Meet the Author

Timothy Dunne |

Vice President

Timothy Dunne

Timothy Dunne is a former vice president and economist of the Federal Reserve Bank of Cleveland.

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Meet the Author

Kyle Fee |

Economic Analyst

Kyle Fee

Kyle Fee is an economic analyst in the Research Department of the Federal Reserve Bank of Cleveland. His research interests include economic development, regional economics and economic geography.

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03.12.08

Economic Trends

Labor Force Participation in the United States and Ohio

Tim Dunne and Kyle Fee

A key determinant of the size of the labor force is the labor force participation rate. The labor force participation rate is the fraction of the working age population (16-year olds and up) that is currently employed or actively looking for employment. Changes in the labor force participation rate along with the growth in the population determine the growth in the labor force. For the nation as a whole, the labor force participation rate has risen markedly since World War II. This rise is well documented and is due primarily to the increased participation of women in the labor force and the U.S. baby boom after WWII. 

Ohio has also experienced a substantial rise in its labor force. Closing out the last century, the gains in Ohio’s rate of labor force participation were similar to those of the nation as a whole. From 1980 through 2000, the U.S. rate rose 3.4 percentage points, and Ohio’s rose 3.7 percentage points. However, from 2000 to 2006, the national labor force participation rate dropped 1 percent to 66.2 percent, while Ohio’s edged up 0.1 percent to 67.2.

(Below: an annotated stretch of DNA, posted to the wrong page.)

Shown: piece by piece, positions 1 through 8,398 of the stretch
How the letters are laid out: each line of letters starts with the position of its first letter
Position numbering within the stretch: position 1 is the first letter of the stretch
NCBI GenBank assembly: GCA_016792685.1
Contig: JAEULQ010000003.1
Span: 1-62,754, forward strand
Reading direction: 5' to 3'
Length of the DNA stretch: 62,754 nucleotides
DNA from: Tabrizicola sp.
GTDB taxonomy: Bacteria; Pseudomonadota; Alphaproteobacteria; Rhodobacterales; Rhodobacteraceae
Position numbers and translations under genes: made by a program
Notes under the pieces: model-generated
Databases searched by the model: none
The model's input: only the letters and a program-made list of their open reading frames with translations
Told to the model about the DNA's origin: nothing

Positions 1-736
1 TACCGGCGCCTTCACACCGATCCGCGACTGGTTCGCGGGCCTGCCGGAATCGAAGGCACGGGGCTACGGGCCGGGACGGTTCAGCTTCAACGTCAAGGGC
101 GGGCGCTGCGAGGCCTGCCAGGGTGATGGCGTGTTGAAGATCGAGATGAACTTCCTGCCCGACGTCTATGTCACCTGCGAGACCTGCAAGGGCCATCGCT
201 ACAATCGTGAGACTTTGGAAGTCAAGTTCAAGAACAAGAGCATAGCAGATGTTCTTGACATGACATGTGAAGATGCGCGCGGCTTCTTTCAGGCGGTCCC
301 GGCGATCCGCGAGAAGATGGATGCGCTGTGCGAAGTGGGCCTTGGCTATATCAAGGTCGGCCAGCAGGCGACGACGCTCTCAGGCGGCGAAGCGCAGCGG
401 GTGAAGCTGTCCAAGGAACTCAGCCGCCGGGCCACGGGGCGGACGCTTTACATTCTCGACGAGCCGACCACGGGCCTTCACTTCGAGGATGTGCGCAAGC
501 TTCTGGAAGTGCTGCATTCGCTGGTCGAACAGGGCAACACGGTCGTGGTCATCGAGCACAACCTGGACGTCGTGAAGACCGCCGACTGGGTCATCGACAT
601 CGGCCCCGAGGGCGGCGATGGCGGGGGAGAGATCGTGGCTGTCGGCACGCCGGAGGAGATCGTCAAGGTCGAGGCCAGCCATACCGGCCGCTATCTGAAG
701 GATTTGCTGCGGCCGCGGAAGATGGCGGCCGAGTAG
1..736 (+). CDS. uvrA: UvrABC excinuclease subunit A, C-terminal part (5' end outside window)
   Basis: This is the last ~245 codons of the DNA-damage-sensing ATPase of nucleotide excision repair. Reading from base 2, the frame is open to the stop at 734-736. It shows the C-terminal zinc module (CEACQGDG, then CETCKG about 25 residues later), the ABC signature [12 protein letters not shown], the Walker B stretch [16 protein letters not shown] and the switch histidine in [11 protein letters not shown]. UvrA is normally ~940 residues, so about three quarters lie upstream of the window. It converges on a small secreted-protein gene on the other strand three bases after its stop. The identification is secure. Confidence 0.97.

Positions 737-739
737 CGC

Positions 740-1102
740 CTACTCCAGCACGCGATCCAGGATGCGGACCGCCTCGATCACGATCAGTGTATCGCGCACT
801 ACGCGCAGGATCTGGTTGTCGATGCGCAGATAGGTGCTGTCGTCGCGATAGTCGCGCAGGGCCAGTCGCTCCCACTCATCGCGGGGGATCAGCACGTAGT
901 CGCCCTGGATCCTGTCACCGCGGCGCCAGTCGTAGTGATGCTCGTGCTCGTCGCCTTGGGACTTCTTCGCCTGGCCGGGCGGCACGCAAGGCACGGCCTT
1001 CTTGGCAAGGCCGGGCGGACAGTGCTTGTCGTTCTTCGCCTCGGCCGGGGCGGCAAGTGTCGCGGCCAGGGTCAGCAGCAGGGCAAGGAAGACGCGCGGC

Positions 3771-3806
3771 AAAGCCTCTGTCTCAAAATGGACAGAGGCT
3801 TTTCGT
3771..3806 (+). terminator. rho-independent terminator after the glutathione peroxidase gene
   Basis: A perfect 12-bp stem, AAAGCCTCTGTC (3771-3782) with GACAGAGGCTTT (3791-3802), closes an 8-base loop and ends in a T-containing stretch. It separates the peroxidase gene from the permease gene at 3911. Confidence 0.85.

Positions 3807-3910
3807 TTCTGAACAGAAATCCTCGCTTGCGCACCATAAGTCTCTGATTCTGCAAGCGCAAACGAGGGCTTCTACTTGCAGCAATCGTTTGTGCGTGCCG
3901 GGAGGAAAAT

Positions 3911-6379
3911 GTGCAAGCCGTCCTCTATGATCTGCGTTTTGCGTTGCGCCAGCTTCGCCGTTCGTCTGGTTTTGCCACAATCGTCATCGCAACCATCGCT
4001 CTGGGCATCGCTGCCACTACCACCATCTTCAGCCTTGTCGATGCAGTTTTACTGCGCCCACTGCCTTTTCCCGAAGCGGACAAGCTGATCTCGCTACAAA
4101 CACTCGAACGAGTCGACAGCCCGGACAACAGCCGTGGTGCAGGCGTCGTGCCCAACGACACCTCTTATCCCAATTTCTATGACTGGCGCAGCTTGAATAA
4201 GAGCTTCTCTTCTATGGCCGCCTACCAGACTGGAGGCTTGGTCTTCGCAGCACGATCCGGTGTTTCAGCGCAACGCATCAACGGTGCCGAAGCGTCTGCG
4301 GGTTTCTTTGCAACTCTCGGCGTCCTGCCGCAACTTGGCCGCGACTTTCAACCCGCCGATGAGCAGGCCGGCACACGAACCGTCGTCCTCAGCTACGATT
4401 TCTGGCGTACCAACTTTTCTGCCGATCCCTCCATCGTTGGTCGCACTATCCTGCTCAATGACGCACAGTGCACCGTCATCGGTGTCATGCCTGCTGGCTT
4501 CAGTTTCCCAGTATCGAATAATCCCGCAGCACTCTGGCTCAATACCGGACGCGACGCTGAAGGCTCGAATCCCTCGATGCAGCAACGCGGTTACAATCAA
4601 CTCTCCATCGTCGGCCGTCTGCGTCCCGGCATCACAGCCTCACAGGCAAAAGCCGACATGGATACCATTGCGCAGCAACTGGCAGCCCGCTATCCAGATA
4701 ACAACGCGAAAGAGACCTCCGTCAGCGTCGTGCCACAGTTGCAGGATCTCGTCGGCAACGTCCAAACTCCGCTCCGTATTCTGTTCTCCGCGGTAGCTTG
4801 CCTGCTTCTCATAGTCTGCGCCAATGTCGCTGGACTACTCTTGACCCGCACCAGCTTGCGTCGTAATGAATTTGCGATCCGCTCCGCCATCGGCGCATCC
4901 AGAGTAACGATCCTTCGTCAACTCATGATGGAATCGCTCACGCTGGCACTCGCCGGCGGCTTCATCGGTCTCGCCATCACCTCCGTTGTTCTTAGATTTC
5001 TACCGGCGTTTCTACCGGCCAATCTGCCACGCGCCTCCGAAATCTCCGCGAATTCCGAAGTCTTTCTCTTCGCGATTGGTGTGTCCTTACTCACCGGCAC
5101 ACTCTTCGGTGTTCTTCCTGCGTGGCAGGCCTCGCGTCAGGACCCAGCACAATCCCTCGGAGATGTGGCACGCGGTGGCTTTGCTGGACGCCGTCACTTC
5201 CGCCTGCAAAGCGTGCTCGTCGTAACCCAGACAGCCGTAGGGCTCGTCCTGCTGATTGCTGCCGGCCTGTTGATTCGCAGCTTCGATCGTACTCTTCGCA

Labor Force Participation Rates

What is behind these recent patterns in labor force participation rates? Several studies have noted that important shifts in the labor force participation rates of specific age groups have affected overall labor force participation rates. The table below illustrates this observation by disaggregating labor force participation rates into different age groups for the years 2000 and 2006. For workers under the age of 55, labor force participation rates fell or held steady in the United States as well as in Ohio. For workers over the age of 55, participation rates rose. Somewhat surprisingly, labor force participation for individuals in the 16 to 19 age group drops quite a bit. Nationally, the labor force participation rate of these younger workers fell 8.5 percentage points, roughly 16 percent—a very large downward shift for this group. Ohio has also experienced a relatively large drop in labor force participation for this age group, though not as large as the U.S. decline. Alternatively, older workers have markedly increased their participation rates. Workers aged 55 to 64 increased their labor force participation by 4.5 percentage points across the United States and by 6.8 percentage points in Ohio. This rise in the labor force participation of older workers is a more recent phenomenon, having begun in the mid-1990s.

Labor Force Participation Rates

  U.S. Ohio
Age
2000 2006 2000 2006
16 to 19
52.2
43.7
58.9
53.0
20 to 24
77.9
74.6
81.3
77.1
25 to 34
84.6
83.0
85.3
84.5
35 to 44
84.8
83.8
85.1
85.1
45 to 54
82.6
81.9
83.2